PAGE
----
Pawlenty is more electable than Palin, who is on the wrong end of a two-to-one split in public opinion; or Huckabee, who has never demonstrated any ability to win votes from non-evangelical voters; or Gingrich, who has enough baggage to open a Louis Vuitton store; or Haley Barbour, who, as a former lobbyist for tobacco companies and the governor of Mississippi, combines several Republican stereotypes to damaging effect. Electability would probably hand Pawlenty the nomination in a one-on-one race against any of these contenders.
He would probably beat Romney in a head-to-head race, too. Like Romney, Pawlenty was elected governor of a blue state in 2002. But there are at least five big differences between them that primary voters may find tell in the Minnesotan’s favor. First, Pawlenty was elected as a conservative whereas Romney ran as a moderate. Second, Pawlenty pursued a more confrontational strategy: He didn’t cut any grand bipartisan deal, as Romney did with Ted Kennedy on health care. Third, and as a result, Pawlenty’s record does not include anything as likely to offend conservative voters as Romney’s Massachusetts health-care law, which made the purchase of health insurance compulsory.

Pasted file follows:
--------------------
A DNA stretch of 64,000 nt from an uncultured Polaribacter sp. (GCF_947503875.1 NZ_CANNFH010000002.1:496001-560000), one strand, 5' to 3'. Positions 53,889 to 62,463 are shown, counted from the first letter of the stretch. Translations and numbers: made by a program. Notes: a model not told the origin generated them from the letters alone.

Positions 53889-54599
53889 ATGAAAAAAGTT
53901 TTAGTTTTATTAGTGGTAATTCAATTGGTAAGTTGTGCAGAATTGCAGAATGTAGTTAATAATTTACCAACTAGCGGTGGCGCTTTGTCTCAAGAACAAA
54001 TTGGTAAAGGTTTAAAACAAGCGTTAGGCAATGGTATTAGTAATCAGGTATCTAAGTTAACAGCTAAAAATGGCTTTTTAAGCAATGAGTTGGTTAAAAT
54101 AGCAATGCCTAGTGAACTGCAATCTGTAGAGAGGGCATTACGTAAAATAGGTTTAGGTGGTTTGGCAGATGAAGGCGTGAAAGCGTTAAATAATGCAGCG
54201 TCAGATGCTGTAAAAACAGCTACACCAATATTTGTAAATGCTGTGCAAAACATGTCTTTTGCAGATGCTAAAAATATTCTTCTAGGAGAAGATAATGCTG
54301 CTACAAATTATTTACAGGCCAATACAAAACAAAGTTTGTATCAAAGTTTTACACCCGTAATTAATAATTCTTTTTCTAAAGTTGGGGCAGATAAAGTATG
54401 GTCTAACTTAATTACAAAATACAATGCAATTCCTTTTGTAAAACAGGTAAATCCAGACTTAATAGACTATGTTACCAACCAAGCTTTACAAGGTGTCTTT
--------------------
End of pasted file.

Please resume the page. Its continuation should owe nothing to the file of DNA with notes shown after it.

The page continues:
Fourth, Pawlenty won reelection in his blue state, even in 2006, which was a slaughterhouse of a year for Republicans. Romney, by contrast, left the governorship after one term: He was unable to position himself as a conservative for a presidential run while staying popular in his home state. Fifth, Pawlenty has an ability to connect to blue-collar voters that Romney has never demonstrated.
Team Pawlenty is hoping their guy turns into to be a consensus conservative pick -- perhaps not immediately, but equally inoffensive, to the majority of the base. Ponnuru suggests that if TPaw can force any of his rivals into a two-man race, he'll prevail.
UPDATE - Mitt Romney is beginning to unveil his Romneycare vs. Obamacare talking points, arguing that he was right to pursue his Massachusetts policy, whereas Obamacare should be repealed. Hello, federalism: